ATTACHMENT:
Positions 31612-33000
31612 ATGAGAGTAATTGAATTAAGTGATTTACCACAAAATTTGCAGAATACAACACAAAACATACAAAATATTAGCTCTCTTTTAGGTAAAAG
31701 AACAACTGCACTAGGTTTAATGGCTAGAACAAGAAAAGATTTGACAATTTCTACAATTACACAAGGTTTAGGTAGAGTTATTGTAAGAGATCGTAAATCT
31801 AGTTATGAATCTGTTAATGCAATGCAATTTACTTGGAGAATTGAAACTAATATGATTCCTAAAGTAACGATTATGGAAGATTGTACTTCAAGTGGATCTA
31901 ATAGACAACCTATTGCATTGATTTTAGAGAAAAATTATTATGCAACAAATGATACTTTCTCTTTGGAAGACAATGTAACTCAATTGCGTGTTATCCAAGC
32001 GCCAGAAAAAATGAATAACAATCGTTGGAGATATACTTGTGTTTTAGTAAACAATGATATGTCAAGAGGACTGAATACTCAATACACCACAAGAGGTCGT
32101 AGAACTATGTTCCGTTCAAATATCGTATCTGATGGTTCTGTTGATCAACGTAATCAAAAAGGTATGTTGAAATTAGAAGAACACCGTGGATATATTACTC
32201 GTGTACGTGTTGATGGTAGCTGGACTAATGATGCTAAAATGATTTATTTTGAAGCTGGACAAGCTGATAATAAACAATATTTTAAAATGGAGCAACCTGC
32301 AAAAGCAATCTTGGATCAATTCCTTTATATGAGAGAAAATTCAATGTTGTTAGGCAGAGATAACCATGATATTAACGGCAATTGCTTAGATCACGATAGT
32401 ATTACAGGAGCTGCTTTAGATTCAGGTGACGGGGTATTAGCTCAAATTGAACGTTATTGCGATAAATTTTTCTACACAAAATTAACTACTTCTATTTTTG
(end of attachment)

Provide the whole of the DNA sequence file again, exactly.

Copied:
Positions 31612-33000
31612 ATGAGAGTAATTGAATTAAGTGATTTACCACAAAATTTGCAGAATACAACACAAAACATACAAAATATTAGCTCTCTTTTAGGTAAAAG
31701 AACAACTGCACTAGGTTTAATGGCTAGAACAAGAAAAGATTTGACAATTTCTACAATTACACAAGGTTTAGGTAGAGTTATTGTAAGAGATCGTAAATCT
31801 AGTTATGAATCTGTTAATGCAATGCAATTTACTTGGAGAATTGAAACTAATATGATTCCTAAAGTAACGATTATGGAAGATTGTACTTCAAGTGGATCTA
31901 ATAGACAACCTATTGCATTGATTTTAGAGAAAAATTATTATGCAACAAATGATACTTTCTCTTTGGAAGACAATGTAACTCAATTGCGTGTTATCCAAGC
32001 GCCAGAAAAAATGAATAACAATCGTTGGAGATATACTTGTGTTTTAGTAAACAATGATATGTCAAGAGGACTGAATACTCAATACACCACAAGAGGTCGT
32101 AGAACTATGTTCCGTTCAAATATCGTATCTGATGGTTCTGTTGATCAACGTAATCAAAAAGGTATGTTGAAATTAGAAGAACACCGTGGATATATTACTC
32201 GTGTACGTGTTGATGGTAGCTGGACTAATGATGCTAAAATGATTTATTTTGAAGCTGGACAAGCTGATAATAAACAATATTTTAAAATGGAGCAACCTGC
32301 AAAAGCAATCTTGGATCAATTCCTTTATATGAGAGAAAATTCAATGTTGTTAGGCAGAGATAACCATGATATTAACGGCAATTGCTTAGATCACGATAGT
32401 ATTACAGGAGCTGCTTTAGATTCAGGTGACGGGGTATTAGCTCAAATTGAACGTTATTGCGATAAATTTTTCTACACAAAATTAACTACTTCTATTTTTG